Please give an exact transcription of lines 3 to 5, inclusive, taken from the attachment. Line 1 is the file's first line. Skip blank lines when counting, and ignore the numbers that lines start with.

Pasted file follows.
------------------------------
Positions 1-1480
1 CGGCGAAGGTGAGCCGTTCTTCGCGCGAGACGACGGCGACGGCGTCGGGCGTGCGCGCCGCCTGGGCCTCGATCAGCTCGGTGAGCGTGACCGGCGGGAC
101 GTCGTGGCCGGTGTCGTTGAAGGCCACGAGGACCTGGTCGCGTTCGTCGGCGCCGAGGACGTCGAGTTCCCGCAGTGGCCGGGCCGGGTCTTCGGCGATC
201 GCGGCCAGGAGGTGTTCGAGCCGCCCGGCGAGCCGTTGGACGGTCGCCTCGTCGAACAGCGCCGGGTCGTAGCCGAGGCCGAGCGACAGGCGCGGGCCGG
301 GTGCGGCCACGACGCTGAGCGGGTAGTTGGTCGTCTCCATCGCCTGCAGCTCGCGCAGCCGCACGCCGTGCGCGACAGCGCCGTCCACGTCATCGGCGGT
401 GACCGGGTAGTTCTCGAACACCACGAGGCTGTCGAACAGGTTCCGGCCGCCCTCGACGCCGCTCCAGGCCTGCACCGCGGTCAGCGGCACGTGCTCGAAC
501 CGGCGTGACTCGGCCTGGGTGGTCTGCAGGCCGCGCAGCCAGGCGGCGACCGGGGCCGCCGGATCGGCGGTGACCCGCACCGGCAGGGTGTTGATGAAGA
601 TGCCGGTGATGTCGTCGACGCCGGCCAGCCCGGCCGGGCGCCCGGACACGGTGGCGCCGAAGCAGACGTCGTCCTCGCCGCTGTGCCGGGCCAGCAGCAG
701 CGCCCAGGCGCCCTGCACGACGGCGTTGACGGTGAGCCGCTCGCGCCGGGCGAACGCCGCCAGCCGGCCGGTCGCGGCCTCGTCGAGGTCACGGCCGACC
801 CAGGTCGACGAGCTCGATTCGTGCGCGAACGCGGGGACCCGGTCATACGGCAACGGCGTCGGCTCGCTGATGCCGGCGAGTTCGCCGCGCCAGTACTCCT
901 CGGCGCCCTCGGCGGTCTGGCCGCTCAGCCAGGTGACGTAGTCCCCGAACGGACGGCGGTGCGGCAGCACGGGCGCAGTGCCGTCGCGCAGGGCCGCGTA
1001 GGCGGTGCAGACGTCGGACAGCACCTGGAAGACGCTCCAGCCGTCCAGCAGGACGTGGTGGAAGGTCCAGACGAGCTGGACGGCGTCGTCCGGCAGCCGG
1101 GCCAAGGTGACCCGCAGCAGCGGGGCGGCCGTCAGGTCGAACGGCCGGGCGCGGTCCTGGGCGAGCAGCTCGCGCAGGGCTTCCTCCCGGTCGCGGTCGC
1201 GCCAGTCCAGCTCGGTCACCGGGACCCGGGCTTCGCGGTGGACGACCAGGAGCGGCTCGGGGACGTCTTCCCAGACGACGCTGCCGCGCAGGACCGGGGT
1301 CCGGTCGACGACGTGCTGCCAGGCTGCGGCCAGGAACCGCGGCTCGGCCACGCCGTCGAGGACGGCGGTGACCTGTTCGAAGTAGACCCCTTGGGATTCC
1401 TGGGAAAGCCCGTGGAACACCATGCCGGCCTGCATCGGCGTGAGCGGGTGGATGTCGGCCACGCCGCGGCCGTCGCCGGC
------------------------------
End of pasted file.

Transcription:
101 GTCGTGGCCGGTGTCGTTGAAGGCCACGAGGACCTGGTCGCGTTCGTCGGCGCCGAGGACGTCGAGTTCCCGCAGTGGCCGGGCCGGGTCTTCGGCGATC
201 GCGGCCAGGAGGTGTTCGAGCCGCCCGGCGAGCCGTTGGACGGTCGCCTCGTCGAACAGCGCCGGGTCGTAGCCGAGGCCGAGCGACAGGCGCGGGCCGG
301 GTGCGGCCACGACGCTGAGCGGGTAGTTGGTCGTCTCCATCGCCTGCAGCTCGCGCAGCCGCACGCCGTGCGCGACAGCGCCGTCCACGTCATCGGCGGT